5) Muncie Police release 'hot cop' calendar

The Muncie Police Department released a calendar featuring their officers Saturday, Sept. 16, 2017 (photo courtesy Kishel Photography)

You may remember the "hot cops" of Gainesville, Florida from your social media feeds during Hurricane Irma cleanup, but Muncie's police officers already had a "hot cops" calendar in the works at that point. The department released the full calendar in September in partnership with Kishel Photography. Proceeds benefited local domestic violence victims.

4) Peyton opens up about retired life

It's not often the same person ends up on our countdowns twice in one year but if anyone was going to do it, Peyton Manning's one of the most likely candidates. He sat down one-on-one with our Dave Calabro looking to the future now that he's no longer in the NFL. He also had a little more fun with some pre-recorded sketches at the ESPY's, which he hosted this year.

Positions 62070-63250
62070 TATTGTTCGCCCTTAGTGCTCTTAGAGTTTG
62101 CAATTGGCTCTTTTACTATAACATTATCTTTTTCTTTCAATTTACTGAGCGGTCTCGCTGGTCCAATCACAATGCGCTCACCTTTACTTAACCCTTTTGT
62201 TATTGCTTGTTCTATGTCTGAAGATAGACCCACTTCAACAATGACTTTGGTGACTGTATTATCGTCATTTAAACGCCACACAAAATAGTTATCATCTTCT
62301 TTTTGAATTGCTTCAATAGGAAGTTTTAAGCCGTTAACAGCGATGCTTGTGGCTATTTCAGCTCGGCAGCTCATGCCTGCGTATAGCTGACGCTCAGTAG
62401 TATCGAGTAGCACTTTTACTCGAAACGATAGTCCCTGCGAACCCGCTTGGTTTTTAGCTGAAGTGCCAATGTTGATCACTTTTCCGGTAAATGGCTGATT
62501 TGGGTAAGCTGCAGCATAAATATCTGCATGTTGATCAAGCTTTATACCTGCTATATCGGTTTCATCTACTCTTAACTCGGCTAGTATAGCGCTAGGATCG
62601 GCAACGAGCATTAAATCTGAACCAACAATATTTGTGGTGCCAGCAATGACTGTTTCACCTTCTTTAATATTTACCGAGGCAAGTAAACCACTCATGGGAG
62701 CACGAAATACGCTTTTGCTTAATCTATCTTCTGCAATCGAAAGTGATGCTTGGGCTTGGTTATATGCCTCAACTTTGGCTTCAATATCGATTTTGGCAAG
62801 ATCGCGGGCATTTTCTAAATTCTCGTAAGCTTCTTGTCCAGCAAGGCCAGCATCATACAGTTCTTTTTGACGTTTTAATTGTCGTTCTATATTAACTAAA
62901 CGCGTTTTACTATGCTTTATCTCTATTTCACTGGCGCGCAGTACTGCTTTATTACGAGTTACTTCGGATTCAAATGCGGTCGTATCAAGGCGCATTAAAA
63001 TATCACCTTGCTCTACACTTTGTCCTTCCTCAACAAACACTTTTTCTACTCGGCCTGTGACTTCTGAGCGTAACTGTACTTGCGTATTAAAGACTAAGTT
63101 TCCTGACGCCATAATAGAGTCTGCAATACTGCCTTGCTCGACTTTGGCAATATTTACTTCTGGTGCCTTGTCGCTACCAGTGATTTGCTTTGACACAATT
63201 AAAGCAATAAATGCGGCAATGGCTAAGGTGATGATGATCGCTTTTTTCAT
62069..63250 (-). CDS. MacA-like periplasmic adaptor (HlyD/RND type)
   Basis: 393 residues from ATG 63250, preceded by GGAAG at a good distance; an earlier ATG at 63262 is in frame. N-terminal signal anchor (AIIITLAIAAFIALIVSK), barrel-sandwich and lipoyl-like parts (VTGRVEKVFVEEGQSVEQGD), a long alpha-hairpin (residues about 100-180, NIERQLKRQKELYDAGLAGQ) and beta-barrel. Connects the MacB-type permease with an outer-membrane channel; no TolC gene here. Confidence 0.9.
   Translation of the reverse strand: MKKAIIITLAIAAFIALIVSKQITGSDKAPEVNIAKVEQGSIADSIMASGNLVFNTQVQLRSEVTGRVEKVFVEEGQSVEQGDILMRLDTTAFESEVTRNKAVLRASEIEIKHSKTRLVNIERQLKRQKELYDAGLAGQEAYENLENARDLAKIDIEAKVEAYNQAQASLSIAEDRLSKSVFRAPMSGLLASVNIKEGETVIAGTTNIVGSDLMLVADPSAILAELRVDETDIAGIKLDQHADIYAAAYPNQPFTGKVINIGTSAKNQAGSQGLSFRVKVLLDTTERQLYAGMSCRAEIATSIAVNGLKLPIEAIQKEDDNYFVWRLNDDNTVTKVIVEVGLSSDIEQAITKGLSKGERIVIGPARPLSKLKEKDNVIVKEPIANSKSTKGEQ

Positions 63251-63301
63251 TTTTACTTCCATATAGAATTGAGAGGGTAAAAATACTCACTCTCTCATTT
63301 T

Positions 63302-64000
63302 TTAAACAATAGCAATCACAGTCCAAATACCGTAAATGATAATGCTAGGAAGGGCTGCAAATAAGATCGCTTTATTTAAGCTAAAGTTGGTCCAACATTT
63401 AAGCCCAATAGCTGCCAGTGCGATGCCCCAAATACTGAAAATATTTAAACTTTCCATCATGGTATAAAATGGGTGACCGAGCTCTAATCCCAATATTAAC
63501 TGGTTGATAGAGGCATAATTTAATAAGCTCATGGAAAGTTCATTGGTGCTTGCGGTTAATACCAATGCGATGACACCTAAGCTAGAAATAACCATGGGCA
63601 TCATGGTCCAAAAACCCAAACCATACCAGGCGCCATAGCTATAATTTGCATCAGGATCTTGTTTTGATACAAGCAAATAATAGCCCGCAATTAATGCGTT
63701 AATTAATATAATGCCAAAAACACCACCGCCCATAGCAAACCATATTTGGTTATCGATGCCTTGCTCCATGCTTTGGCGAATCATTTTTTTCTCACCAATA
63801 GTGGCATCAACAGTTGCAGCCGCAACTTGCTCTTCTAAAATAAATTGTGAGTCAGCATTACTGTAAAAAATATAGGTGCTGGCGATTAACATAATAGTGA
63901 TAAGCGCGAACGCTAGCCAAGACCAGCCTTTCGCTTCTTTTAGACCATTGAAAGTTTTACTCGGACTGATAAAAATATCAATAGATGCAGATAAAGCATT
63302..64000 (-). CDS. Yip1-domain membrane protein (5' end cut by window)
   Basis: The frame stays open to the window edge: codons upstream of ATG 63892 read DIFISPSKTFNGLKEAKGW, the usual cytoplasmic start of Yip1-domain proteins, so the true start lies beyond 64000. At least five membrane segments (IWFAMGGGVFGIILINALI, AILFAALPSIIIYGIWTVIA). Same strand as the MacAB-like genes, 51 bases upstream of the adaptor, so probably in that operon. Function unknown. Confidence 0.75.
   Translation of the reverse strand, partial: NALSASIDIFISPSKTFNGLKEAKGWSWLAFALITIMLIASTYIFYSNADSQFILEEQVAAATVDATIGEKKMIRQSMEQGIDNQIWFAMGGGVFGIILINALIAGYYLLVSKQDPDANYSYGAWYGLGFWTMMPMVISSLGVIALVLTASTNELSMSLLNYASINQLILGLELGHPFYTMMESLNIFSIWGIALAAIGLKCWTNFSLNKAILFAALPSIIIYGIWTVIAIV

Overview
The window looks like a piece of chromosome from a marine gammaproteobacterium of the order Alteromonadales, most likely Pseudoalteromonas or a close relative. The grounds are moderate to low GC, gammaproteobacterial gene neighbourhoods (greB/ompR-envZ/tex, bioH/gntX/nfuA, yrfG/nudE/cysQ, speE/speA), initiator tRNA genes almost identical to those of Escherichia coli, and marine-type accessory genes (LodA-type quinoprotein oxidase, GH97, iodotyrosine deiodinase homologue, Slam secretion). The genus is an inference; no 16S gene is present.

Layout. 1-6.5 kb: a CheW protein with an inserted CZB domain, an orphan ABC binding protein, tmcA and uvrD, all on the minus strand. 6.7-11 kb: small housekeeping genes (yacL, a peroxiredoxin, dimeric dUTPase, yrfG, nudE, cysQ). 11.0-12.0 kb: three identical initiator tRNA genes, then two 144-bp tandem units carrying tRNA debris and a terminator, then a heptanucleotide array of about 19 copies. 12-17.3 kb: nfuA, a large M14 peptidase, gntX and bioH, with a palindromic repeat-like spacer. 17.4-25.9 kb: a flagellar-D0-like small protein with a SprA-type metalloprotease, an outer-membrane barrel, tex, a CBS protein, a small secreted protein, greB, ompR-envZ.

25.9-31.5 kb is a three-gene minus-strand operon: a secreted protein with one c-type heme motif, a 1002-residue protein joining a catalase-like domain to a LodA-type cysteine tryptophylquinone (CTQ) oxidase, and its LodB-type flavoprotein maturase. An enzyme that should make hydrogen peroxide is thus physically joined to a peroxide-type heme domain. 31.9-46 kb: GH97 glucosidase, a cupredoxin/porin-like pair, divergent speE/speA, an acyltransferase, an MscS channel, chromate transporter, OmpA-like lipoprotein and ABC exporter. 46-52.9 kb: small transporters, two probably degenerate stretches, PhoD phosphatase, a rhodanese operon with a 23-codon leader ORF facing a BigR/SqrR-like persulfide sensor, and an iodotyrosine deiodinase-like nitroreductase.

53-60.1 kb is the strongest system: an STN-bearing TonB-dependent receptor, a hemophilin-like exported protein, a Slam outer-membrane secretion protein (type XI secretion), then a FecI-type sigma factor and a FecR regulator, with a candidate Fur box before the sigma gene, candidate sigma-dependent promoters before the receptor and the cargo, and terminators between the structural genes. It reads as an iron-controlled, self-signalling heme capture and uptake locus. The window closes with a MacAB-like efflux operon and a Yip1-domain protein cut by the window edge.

3) Pence ladies' inaugural gowns

Pence dresses (L-R) Charlotte's dress (left), Audrey's dress (middle), Sarah's dress (right)

Our readers took a break from reading about the politics of the presidential inauguration to check out the gowns the Pence women wore to the inaugural balls, which were made even more special because Karen Pence turned to Indiana dressmakers to make hers by hand.

2) April the Giraffe

A giraffe's gestation period is 13-15 months long, and hundreds of thousands of people spent most of that time watching one giraffe in particular last year and into this year, waiting for her to give birth to her calf. In fact, more than 1.2 million people were watching the Animal Adventure Park Live Stream in April when 15-year-old "April" went into labor.

1) Total Solar Eclipse

Americans gazed in wonder through telescopes, cameras and disposable protective glasses in August as the moon blotted out the midday sun in the first full-blown solar eclipse to sweep the U.S. from coast to coast in nearly a century. Indiana is projected to be in the "path of totality" during the next solar eclipse in 2024.